• 26 APR 15
    • 0


    Checking in with you again today and hoping that you are finding the first and introductory Meditation, that of breath awareness and counting the breath in and out not too much of a challenge.

    The challenge is not so much about the ability to breath in and out ( we do that automatically) but more with the following…..

    How is your posture? Is your back starting to ache?  Are you finding it challenging to sit still? Are there  thoughts racing around and finding it hard to concentrate at the task?

    The answer to these questions I would assume, it YES!  to all of the above. This is normal and not in any way unusual.

    Stick at it. Try to practice this simple technique a little longer until it feels easy.

    Then begin to include the following:

    Breath awareness with breath retention.

    What is breath retention ( Kumbhaka)?

    Kumbhaka is breath retention, inserting a pause at the completion of the inhalation. In other words holding the breath in  for an achievable period of time helps to strengthen the lungs and increase capacity  ( there are other benefits of course but for now lets keep it simple).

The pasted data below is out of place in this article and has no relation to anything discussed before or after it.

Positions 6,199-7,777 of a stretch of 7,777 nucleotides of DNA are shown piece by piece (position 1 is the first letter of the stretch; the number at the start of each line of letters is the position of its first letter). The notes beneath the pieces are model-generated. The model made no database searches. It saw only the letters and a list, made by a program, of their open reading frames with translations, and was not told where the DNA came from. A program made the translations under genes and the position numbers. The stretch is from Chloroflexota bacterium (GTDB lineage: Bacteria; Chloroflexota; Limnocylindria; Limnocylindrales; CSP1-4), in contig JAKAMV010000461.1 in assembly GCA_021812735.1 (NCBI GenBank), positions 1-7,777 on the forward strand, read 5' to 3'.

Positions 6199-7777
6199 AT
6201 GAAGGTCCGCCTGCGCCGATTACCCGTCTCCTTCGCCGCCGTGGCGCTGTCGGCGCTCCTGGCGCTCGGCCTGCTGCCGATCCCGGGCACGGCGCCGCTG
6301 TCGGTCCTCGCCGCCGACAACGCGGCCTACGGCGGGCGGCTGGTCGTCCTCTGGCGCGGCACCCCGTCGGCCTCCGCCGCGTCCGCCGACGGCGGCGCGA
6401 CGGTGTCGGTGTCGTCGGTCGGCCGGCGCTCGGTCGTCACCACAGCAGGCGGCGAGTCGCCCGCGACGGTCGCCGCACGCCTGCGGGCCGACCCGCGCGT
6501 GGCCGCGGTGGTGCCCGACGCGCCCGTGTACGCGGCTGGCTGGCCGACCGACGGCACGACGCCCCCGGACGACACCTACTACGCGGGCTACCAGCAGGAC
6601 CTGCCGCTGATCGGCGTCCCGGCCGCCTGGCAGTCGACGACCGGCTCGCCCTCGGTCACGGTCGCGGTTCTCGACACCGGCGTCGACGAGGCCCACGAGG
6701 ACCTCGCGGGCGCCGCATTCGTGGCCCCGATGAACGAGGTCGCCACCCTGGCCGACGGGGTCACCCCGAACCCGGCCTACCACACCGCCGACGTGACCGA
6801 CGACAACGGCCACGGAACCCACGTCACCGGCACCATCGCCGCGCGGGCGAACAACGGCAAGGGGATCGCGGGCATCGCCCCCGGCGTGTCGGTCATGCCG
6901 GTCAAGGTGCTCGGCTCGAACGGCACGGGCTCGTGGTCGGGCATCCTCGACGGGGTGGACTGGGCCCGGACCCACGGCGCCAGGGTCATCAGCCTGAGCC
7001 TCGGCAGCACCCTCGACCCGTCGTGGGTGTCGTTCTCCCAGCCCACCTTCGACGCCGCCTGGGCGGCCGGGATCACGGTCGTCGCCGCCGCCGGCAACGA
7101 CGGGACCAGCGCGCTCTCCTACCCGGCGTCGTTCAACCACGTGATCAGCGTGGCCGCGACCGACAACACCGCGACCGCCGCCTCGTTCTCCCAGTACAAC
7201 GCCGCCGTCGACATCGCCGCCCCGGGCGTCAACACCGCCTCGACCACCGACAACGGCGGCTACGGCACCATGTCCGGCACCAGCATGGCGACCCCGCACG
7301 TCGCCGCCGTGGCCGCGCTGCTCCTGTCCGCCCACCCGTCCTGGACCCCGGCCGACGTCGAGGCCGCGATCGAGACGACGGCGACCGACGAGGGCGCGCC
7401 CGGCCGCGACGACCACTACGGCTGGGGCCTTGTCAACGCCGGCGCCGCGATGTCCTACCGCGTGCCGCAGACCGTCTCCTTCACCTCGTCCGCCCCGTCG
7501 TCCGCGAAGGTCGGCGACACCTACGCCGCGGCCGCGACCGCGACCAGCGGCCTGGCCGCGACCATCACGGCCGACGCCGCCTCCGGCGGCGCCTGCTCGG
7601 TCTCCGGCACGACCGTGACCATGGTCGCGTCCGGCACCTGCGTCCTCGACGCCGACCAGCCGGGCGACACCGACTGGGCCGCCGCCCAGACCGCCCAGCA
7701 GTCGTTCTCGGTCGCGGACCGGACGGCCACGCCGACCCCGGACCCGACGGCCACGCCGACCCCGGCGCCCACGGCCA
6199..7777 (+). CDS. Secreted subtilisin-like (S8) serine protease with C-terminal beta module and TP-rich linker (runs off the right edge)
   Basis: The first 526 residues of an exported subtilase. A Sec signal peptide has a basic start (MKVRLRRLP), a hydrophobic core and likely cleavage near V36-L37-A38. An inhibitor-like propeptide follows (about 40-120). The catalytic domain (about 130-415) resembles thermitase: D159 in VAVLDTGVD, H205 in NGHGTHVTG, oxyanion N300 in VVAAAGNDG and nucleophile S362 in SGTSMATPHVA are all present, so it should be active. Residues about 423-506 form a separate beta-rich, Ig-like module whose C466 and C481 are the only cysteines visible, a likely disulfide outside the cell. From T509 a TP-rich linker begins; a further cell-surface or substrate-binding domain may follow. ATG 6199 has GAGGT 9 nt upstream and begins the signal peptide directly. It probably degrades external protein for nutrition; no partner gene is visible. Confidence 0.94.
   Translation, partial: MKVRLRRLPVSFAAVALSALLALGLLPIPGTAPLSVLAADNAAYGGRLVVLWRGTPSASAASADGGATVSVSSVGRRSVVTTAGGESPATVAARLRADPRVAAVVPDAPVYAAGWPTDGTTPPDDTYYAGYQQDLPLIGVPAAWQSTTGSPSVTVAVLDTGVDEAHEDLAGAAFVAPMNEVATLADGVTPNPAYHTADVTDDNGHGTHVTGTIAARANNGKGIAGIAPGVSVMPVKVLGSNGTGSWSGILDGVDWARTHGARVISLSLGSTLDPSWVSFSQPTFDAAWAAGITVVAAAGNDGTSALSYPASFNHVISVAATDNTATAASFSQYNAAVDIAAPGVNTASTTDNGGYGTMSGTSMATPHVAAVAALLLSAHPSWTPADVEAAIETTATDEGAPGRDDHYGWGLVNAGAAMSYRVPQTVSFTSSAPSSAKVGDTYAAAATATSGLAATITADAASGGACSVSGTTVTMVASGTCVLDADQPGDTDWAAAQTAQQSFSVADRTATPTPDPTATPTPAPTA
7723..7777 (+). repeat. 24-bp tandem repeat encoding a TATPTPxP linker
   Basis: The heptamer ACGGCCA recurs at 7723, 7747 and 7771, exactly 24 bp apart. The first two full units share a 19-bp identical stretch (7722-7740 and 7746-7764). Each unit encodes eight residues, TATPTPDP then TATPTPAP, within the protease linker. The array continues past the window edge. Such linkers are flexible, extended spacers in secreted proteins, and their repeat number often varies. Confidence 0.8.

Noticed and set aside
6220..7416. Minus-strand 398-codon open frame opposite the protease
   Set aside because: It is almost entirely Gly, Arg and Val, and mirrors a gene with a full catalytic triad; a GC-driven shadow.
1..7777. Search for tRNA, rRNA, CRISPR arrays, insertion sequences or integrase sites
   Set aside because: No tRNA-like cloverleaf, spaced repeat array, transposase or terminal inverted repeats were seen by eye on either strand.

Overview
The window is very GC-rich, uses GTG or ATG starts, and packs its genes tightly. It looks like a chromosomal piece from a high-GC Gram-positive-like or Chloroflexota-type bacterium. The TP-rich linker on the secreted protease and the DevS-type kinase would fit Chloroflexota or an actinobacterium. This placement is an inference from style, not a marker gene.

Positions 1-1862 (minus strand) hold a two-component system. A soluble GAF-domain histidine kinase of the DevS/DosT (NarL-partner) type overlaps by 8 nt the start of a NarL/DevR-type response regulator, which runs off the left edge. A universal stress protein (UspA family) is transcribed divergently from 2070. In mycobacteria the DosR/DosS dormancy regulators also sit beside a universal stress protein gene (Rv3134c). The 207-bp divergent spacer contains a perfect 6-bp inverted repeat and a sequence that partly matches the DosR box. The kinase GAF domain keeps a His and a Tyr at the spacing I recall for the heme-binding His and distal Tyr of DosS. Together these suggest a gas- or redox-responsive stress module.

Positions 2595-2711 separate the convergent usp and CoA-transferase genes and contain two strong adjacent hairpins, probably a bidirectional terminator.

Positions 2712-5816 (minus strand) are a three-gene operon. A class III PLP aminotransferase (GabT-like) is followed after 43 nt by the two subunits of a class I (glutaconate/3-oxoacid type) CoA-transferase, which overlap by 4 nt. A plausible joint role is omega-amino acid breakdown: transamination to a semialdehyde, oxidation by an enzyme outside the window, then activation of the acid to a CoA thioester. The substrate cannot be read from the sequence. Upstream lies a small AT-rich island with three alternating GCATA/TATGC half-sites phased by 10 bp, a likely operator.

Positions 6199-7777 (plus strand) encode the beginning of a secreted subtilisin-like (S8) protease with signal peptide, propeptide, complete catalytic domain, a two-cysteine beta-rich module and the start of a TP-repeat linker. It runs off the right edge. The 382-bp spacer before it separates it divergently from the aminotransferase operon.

Ensure retention  is very achievable to start and a simple pause for a few seconds is advisable. Observe caution when holding the breath and do not practice if you are pregnant, have high blood pressure or any cardiovascular concerns or it just does not feel right…. leave it out.

    We can also pause after we have exhaled and emptied the lungs of air, this may feel a bit strange at first but again make sure you only pause of a few seconds.


    So, Practice now the following.

    Sitting and counting the breath in and out, with a view to lengthen the exhalation

    Begin to include a pause after you inhale for a few seconds only.

    Exhale completely and include a pause for a few seconds only.


    Try to observe the quiet and stillness during the pauses.

    Remember to build your self up to this practice and always return to counting the breath in and out as soon as you become distracted.




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